Millennials get a bad rep. Too often does the media say that they’re lazy, unmotivated to work hard, and frivolous with their spending habits. On a weekly basis, absurd articles pop up criticizing lifestyles, going as far as saying that buying avocado toast is the reason so many can’t afford a house… Ridiculous, right?
Financial literacy needs to be integrated into the education system, until then, savings, 401Ks, retirement planning all seem like too daunting of problems to tackle. So the question looms, how does the average millennial – aka young person – crack into the world of financial planning?
Sadly, the answer isn’t simple. But there are two things you can do to turn that mountain into a molehill:
- 1. Approach your finances realistically
- 2. Knowledge is POWER
Overspending is at the center of so many financial issues. Being extremely candid about your debt, salary (after taxes) and debt will give you a clearer picture of short term goals to attack. According to RBC, “What’s important to recognize, however, is that defining your short- and long-term financial goals is a very beneficial starting point to map out concrete plans for reaching those goals. Further to identifying them, there is also a variety of research that indicates those who write down their goals have a better chance of achieving them. Some of the factors that contribute to this improved achievement rate include increased accountability, improved ability to track progress, development of benchmarks or check points along the way, and motivation to stay on course. And regardless as to whether those goals are more immediate or farther into the future, clearly defining and recording them provides an important sense of direction for putting appropriate strategies in place.1”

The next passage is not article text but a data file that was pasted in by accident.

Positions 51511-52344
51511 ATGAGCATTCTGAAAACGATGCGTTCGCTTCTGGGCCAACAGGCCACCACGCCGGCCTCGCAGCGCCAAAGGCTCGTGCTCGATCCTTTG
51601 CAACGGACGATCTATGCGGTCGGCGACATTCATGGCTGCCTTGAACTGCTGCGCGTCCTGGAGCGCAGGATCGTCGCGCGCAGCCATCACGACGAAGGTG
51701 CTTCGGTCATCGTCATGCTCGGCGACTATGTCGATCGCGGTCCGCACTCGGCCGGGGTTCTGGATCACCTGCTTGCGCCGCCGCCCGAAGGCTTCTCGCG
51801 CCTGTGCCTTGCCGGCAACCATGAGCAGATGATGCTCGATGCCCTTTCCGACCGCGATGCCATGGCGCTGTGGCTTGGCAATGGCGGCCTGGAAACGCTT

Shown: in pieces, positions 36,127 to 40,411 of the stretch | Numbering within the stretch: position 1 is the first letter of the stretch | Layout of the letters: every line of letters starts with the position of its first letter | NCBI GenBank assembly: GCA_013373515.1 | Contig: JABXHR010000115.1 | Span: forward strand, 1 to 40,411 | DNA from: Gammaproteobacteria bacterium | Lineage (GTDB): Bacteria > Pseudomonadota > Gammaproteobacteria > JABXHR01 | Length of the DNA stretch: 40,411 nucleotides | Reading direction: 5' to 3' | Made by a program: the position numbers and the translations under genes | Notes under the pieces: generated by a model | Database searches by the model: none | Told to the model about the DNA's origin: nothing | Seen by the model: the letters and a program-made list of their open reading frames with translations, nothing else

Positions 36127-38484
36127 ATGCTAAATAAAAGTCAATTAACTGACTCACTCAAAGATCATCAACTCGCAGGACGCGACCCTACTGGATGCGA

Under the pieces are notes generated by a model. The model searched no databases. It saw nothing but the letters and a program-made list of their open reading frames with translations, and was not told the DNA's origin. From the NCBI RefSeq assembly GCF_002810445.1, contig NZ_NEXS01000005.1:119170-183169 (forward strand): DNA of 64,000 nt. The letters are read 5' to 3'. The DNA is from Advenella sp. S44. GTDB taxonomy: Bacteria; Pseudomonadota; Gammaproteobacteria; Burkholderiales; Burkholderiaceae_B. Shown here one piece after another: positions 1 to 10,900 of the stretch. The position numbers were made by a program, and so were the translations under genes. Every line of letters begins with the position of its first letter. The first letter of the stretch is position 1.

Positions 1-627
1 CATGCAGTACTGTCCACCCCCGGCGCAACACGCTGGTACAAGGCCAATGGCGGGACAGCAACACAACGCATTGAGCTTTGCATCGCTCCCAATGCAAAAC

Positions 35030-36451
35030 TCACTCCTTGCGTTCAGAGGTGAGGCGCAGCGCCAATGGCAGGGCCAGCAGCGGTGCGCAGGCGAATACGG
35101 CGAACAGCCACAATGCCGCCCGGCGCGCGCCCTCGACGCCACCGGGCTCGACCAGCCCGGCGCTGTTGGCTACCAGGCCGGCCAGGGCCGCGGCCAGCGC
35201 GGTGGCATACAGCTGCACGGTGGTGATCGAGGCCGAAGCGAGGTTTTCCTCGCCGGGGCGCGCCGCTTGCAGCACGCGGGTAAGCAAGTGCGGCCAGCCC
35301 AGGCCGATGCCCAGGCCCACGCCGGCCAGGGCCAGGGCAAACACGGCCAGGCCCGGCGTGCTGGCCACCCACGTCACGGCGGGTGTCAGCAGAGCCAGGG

And most importantly, knowledge is power, especially when it comes to your finances. There are more resources than ever that can provide information on any financial quiry under the sun. Not only that, but there are incredibly valuable tech tools that empower millennials in their banking, savings, and investment goals. “Track every dollar coming in and going out: There’s nothing about tracking your spending that requires talent or high technology — the barrier more often has to do with laziness. The truth is, unless you’re vastly and independently wealthy, you owe it to your sanity to carefully track all the money coming into your life and how much of it you choose to spend. Make a spreadsheet. Keep receipts. Compare your utility bills this month against last month’s. You should be tracking your money as closely as you monitor anything else that has such a significant influence on how you live your life.2” The more information you have on your financials, the more value you can get from working with a financial professional.
*This content is developed from sources believed to be providing accurate information. The information provided is not written or intended as tax or legal advice and may not be relied on for purposes of avoiding any Federal tax penalties. Individuals are encouraged to seek advice from their own tax or legal counsel. Individuals involved in the estate planning process should work with an estate planning team, including their own personal legal or tax counsel. Neither the information presented nor any opinion expressed constitutes a representation by us of a specific investment or the purchase or sale of any securities. Asset allocation and diversification do not ensure a profit or protect against loss in declining markets. This material was developed and produced by Advisor Websites to provide information on a topic that may be of interest. Copyright 2014-2017 Advisor Websites.